Every pool needs to have a filtration system. Basically the filtration system pumps water from the pool, via pipes, to a filter, and then through a return line, which may or may not include a heater, to the pool. The filter removes sediment, debris and dirt particles, handling the cleaning that pool chemicals cannot. Various types of pool filters are available, including cartridge filters, high rate sand filters and diatomaceous earth filters.
High Rate Sand Filters
This type of filter consists of a container with a layer of sand inside through which water is continuously filtered. Dirt and debris is trapped in the sand until it builds up to the point that water flow becomes restricted. A pressure gauge is monitored until it indicates that backwashing is required.
Backwashing is when the water flow is reversed, by means of turning a control valve, and the dirt and debris trapped in the sand is washed loose out into a waste dump line.
It is important to use the correct sand that the manufacturer specifies for a high rate sand filter; unless you have the exact right particle size, the filter will be less effective. You should also follow the recommendations for how deep a layer of sand to add; not enough sand and you will have to backwash the filter more often.
Since the sand doesn’t reach it’s maximum filtration ability until a certain amount of dirt has built up in it, backwashing too frequently is not going to help you attain cleaner pool water.
Diatomaceous Earth Pool Filters
This type of filter is the most widely used for residential swimming pools. It uses diatomaceous earth, chalky, fine powder derived from fossilized remains of diatoms, tiny sea organisms, as it’s filtering media. A diatomaceous earth filter consists of a tank within, which are arranged grids covered with Dacron or polypropylene around a circular pipe with perforations in it.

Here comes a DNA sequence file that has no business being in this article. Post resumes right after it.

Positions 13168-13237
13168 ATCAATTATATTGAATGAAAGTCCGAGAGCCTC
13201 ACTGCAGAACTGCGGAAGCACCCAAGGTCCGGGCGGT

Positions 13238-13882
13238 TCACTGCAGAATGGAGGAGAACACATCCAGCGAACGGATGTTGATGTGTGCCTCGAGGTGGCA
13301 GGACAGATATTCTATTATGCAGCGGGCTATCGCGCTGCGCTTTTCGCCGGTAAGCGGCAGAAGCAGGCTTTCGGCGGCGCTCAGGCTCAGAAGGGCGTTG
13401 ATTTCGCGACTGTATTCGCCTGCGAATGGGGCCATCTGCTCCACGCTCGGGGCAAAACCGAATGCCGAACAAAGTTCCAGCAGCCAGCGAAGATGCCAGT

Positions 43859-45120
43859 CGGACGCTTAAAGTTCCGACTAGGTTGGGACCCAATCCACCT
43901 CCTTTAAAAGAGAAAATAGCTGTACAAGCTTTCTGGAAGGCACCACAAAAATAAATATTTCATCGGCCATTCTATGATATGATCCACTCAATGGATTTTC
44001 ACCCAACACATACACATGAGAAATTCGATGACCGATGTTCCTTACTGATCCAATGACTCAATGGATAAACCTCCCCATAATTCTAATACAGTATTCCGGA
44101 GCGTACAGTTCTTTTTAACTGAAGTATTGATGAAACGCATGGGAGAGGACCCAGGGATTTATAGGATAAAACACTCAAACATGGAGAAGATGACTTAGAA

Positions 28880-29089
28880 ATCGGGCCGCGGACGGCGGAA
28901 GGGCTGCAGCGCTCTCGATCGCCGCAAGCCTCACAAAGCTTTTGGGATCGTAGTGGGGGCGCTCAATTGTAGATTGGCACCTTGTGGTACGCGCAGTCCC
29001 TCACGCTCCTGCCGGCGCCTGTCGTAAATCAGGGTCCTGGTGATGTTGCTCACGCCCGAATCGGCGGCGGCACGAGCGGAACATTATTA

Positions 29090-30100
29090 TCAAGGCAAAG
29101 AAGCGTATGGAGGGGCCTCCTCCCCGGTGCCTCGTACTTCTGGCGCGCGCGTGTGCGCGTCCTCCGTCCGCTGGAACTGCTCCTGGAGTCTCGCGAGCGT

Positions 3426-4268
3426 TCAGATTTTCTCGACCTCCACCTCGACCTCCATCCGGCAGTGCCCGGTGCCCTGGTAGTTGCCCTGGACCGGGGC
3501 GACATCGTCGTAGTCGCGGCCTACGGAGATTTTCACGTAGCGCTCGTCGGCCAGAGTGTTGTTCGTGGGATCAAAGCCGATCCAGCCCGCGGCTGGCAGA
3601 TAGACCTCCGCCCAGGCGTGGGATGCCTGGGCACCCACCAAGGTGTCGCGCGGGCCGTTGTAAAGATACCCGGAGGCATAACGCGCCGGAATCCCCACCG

Water is pumped from the pool to the filter tank, where it moves through the grids of cloth, into the central pipe and then back to the pool. The diatomaceous earth is mixed with water to form a slurry, which is put into the pool’s skimmer box; the slurry gets drawn into the filter, where it build up a fine layer on the grid cloth and becomes a filtration media.
Like high rate sand filters, these types of filters also build up dirt and debris on the filtration media until water flow is impeded and backwashing is required. During backwashing, water flows out from the center pipe and washes the diatomaceous earth and accumulated dirt off the cloth grids, it is then washed out into the waste line, and finally, more diatomaceous earth is added through the skimmer box.
It is important to add the proper amount of diatomaceous earth, as adding too much or too little can damage the cloth grids. Follow the manufacturer’s recommendations. The cloth grids should also be removed and cleaned periodically to get rid of calcium scale, impacted dirt and accumulated body oils.
Cartridge Pool Filters
Cartridge filters consist of an enclosed tank that contains an inner replaceable cartridge with corrugated filter paper or polyester cloth inside. No backwashing is required on these types of filters, but you do need to take the cartridge out of the tank and wash it off with a high pressure hose when it becomes too dirty, as indicated by a pressure gauge.
The lack of backwash capability in cartridge filters is actually an advantage, since you will be conserving good heated and chemically balanced water that otherwise would be dumped into the waste line. Cartridge filters do not have to build up a certain amount of debris and sediment in order to hit their maximum filtering efficiency, they are effective from the moment their first use.